The Future of Transportation Infrastructure Investments: Determining Best Practices for States’ Funding and Financing Mechanisms (Thomas Jefferson Program in Public Policy – College of William & Mary, 2014)

As revenues from gas taxes diminish the role of federal funding in infrastructure investments, states are searching for both new options and best practices for financing and funding. This report was prepared for the Associated Equipment Distributors and examines various financing and funding options that states can implement. It also makes recommendations for best practices for project selection, partnerships with private entities, and diversification of funding mechanisms.

VMT Inflection Point: Factors Affecting 21st Century Travel (SSTI, 2013)

For many decades, transportation planning has assumed continued increases in automobile use. Now, in a major reversal, the average American is driving considerably less. No one can predict the future with certainty, but there are many reasons to think that VMT trends will not revert to the 20th century trend. This paper lists some of those reasons, with references to supporting literature.

Road Usage Charge Pilot Program Preliminary Findings (Oregon DOT, 2013)

The objective of the Road Usage Charge Pilot Program is to demonstrate several choices for measuring and paying a road usage charge that are easy for motorists to perform while maintaining an efficient collection system administered by multiple interoperable providers, including ODOT and private sector entities.

Report on Impacts of Road Usage Charges in Rural, Urban and Mixed Counties (Oregon DOT, 2013)

This report represents the study of impacts of road usage charges in rural, urban, and mixed counties in Oregon. Despite perceptions that a road usage charge is unfair to rural residents, the data collected and analyzed for this study reveal that rural residents, on average, will not be affected in any significant way by a road usage charge—financially, behaviorally, or technologically.

Contemporary Approaches to Parking Pricing: A Primer (FHWA, 2012)

Today, technological advances offer the opportunity to effectively manage and price parking. This primer discusses advances covering a broad array of parking pricing applications, available technology, preferred user accommodations, and strategies for gaining public acceptance for policy changes.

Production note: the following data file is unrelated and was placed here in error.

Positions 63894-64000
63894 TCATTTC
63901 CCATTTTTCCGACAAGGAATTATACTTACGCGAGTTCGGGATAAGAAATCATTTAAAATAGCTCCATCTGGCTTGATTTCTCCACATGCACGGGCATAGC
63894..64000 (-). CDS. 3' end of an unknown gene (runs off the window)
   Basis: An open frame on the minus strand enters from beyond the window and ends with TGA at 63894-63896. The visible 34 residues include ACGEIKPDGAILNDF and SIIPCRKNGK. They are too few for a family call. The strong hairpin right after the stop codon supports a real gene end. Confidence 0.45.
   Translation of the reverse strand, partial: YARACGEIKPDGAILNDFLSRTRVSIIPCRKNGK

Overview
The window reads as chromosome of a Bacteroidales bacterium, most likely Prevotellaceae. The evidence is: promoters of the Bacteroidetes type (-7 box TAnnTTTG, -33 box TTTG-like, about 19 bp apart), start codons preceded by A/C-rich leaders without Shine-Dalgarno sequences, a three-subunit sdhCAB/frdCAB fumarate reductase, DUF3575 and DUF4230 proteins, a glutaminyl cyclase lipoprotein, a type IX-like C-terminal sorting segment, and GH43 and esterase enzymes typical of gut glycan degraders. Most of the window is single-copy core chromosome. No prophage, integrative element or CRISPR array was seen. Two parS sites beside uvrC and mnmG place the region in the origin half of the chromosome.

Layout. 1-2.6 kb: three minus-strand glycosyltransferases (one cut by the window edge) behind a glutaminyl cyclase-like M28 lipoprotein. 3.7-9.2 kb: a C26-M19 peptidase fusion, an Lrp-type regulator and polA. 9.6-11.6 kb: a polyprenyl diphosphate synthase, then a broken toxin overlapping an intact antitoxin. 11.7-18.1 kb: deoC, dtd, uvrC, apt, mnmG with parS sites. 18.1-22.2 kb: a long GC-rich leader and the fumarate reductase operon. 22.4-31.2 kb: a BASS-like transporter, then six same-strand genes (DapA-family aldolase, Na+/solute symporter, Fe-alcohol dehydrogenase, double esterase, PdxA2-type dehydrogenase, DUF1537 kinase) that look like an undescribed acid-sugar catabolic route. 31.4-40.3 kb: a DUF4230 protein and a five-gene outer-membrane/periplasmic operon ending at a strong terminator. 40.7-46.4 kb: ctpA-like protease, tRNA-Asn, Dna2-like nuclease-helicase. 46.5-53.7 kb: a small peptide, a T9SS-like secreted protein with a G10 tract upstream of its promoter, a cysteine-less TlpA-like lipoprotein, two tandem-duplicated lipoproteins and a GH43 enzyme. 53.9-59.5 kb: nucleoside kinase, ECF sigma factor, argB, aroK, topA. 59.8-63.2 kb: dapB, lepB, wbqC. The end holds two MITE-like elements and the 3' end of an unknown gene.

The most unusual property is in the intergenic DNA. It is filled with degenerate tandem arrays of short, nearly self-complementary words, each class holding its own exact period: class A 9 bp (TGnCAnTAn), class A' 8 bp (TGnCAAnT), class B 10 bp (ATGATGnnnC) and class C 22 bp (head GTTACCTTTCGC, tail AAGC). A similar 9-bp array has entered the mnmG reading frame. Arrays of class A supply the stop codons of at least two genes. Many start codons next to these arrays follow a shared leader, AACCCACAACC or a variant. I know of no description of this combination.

Contemporary Approaches to Parking Pricing: A Primer (FHWA, 2012)

Today, technological advances offer the opportunity to effectively manage and price parking. This primer discusses advances covering a broad array of parking pricing applications, available technology, preferred user accommodations, and strategies for gaining public acceptance for policy changes.

Contemporary Approaches to Parking Pricing: A Primer (FHWA, 2012)

Today, technological advances offer the opportunity to effectively manage and price parking. This primer discusses advances covering a broad array of parking pricing applications, available technology, preferred user accommodations, and strategies for gaining public acceptance for policy changes.

Mileage-Based User Fee Winners and Losers An Analysis of the Distributional Implications of Taxing Vehicle Miles Traveled, With Projections, 2010–2030 (Rand Corporation, 2012)

Equity is a commonly raised public acceptance concern regarding MBUFs. The research finds that a flat-rate MBUF would be no more or less regressive than fuel taxes, now or in the future. The findings are significant because they suggest that equity considerations based on ability to pay will not be a significant reason to oppose or support the adoption of MBUFs. Further, it is possible to structure an MBUF that provides incentives for fuel efficiency while maintaining other favorable qualities of MBUFs such as their economic efficiency and fiscal sustainability.

The Innovative DOT: A Handbook of Policy and Practice (SSTI & SGA, 2012)

State officials across the country are facing the same challenges. Revenues are falling and budgets are shrinking while transportation demands grow. Most state Departments of Transportation (DOTs) have ambitious goals: improve safety, reduce congestion, enhance economic opportunity, improve reliability, preserve system assets, accelerate project delivery, and help to create healthier, more livable neighborhoods, just to name a few.
The handbook provides 31 recommendations transportation officials can use as they position their agencies for success in the new economy. The handbook documents many of the innovative approaches state leaders are using to make systems more efficient, government more effective and constituents better satisfied.